Vale Albert Bartlett

10 09 2013

Albert Allen Bartlett, professor emeritus of physics at the University of Colorado Boulder, was remembered today as a revered teacher who had a major impact on his students, the university, Boulder and far beyond.

Bartlett died on Sept. 7 at the age of 90.

Pr Albert Bartlett

“Al Bartlett was a man of many legacies,” said CU-Boulder Chancellor Philip P. DiStefano. “His commitment to students was evidenced by the fact that he continued to teach for years after his retirement. His timeless, internationally revered lecture on the impacts of world population growth will live beyond his passing, a distinction few professors can claim. And we can all be thankful for his vision and foresight in making the Boulder community what it is today.”

Paul Beale, chair of the CU-Boulder Department of Physics, said “Al Bartlett was a treasured friend, mentor, teacher, scholar and public servant. He was an influential leader in the Department of Physics, the university, the Boulder community and the global environmental movement. Generations of students were proud to have called him ‘Professor.’ ”

Bartlett started teaching at CU-Boulder in 1950 and retired in 1988 but continued to teach CU students for many years afterward. He is a former president of the American Association of Physics Teachers.

When Bartlett first delivered his internationally celebrated lecture on “Arithmetic, Population and Energy” to a group of CU students on Sept. 19, 1969, the world population was about 3.7 billion. He proceeded to give it another 1,741 times in 49 states and seven other countries to corporations, government agencies, professional groups and students from junior high school through college.

His talk warned of the consequences of “ordinary, steady growth” of population and the connection between population growth and energy consumption. Understanding the mathematical consequences of population growth and energy consumption can help clarify the best course for humanity to follow, he said.

The talk contained his most celebrated statement: “The greatest shortcoming of the human race is our inability to understand the exponential function.” A video of his lecture posted on YouTube has been viewed nearly 5 million times.

This year, the world population is about 7.1 billion and the CU Environmental Center announced a program this summer in which 50 student and community volunteers received training in exchange for a commitment to give Bartlett’s talk at least three times in 2013-14.

Bartlett was a dedicated teacher who revelled in finding better ways to reach his students, whether it was the use of 1-inch diameter railroad chalk that could more easily be seen on a blackboard or the design of a new physics lecture hall. He served on the Boulder Campus Planning Commission for 25 years and chaired the faculty committee responsible for designing the building currently housing the Department of Physics and the Department of Astrophysical and Planetary Sciences.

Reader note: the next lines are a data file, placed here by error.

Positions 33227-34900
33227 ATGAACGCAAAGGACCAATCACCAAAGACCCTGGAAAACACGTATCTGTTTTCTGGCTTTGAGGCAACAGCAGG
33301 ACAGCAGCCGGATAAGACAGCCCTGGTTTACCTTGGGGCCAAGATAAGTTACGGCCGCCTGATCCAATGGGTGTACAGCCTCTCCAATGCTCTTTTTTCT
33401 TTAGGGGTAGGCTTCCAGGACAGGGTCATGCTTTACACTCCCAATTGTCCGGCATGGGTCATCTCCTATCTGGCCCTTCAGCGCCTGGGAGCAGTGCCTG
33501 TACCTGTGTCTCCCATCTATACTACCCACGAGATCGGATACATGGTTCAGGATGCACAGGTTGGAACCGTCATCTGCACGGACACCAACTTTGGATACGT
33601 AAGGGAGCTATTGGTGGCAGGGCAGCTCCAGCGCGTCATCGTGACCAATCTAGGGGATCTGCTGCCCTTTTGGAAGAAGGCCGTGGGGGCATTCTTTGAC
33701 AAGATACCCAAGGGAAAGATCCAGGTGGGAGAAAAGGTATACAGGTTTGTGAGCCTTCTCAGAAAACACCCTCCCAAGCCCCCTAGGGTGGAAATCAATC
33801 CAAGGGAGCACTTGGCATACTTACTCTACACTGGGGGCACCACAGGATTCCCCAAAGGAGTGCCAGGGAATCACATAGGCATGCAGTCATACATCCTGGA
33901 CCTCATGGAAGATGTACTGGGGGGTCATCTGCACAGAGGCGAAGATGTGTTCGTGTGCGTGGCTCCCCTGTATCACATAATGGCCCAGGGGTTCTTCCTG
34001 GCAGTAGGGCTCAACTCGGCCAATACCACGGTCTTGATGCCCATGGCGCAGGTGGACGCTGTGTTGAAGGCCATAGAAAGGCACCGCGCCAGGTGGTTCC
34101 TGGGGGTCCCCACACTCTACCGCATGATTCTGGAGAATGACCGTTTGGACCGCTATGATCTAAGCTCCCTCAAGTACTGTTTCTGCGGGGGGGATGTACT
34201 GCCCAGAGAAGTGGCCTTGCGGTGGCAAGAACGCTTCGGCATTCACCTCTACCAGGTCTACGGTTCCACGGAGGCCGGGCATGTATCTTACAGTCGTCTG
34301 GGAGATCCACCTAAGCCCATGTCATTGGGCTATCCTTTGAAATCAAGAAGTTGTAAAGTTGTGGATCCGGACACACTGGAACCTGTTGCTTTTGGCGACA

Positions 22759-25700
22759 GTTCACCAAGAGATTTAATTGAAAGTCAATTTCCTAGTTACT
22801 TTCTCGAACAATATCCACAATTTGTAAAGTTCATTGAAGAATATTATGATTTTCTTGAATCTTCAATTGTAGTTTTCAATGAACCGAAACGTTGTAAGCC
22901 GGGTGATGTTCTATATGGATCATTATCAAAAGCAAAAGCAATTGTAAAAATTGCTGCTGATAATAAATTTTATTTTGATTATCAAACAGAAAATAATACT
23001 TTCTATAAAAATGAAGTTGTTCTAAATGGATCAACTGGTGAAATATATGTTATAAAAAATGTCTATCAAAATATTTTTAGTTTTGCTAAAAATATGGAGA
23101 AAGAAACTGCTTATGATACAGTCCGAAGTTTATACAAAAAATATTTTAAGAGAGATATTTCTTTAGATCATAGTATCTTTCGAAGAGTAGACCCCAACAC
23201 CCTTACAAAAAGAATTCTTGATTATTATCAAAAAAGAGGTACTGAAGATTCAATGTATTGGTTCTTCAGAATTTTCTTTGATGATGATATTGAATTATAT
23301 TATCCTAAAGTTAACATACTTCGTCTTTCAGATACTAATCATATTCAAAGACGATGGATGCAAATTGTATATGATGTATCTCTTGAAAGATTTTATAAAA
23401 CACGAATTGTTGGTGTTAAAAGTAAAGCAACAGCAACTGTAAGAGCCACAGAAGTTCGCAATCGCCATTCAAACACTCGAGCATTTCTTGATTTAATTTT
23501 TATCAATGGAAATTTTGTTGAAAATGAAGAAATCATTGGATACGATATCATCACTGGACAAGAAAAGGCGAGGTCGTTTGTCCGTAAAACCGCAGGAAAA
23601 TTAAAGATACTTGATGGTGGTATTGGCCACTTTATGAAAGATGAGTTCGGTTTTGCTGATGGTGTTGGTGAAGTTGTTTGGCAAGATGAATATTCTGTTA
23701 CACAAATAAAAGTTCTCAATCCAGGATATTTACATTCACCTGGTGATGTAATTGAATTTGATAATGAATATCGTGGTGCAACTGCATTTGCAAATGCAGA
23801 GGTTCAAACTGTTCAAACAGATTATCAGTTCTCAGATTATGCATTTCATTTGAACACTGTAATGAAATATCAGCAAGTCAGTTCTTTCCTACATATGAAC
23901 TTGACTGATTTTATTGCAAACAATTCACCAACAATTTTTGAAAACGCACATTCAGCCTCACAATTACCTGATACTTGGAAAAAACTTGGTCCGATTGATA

He and Professor Frank C. Walz designed physics lecture halls for the Duane Physical Laboratories Complex that included the innovation of rotating stages. The stages allowed scientific demonstrations to be in use during one class while they were being set up for the next — a process that might take three times as long as the 10 minute period between classes.

In addition to his university work, Bartlett also was a prominent and influential member of the Boulder community. He was an initiator of the effort to preserve Boulder’s open space and also the “Blue Line” amendment that kept houses from being built farther up Boulder’s foothills by restricting the city water supply to a maximum elevation.

As the Daily Camera newspaper wrote when Bartlett received its Pacesetter Award for Lifetime Achievement in 2006, “Albert Bartlett’s influence is unmistakable in the foothills surrounding Boulder. With few exceptions, one sees trees, grasses and rock.”

Throughout his decades as a Boulder resident he also was a prodigious writer of op-ed pieces and letters to the editor on a variety of civic and scientific issues.

Bartlett was born on March 21, 1923, in Shanghai, China. He earned his bachelor’s degree in physics from Colgate University and spent two years as an experimental physicist at the Los Alamos Scientific Laboratory in New Mexico as part of the Manhattan Project before earning his graduate degrees in physics at Harvard. He then started his teaching career at CU-Boulder.

He won the American Association of Physics Teachers’ Distinguished Service Citation, the Robert A. Millikan Award and the Melba Newell Phillips Award, and served as the society’s national president in 1978. Teaching and service awards from the University of Colorado include Boulder Faculty Assembly Excellence in Teaching Awards, the Robert L. Stearns Award, the Thomas Jefferson Award, the University of Colorado Centennial Medallion, the President’s University Service Award, the University Heritage Center Award and the Presidential Citation.

He was preceded in death by his wife, Eleanor, and is survived by their four daughters — Carol, Jane, Lois and Nancy.

A memorial service was being planned to be held in Boulder in October.



One response

11 09 2013
John Parenteau

I took some classes at CU-Boulder with Bartlett in the late 1970’s and have been a dedicated ZPG proponent ever since. I have not been enthusiastic about plans to combat climate change/resource depletion because they never seriously address the population issue. I don’t care how many Prius’s (Prii?) are on the road, it’s not going to solve the problem if the human population keeps growing.

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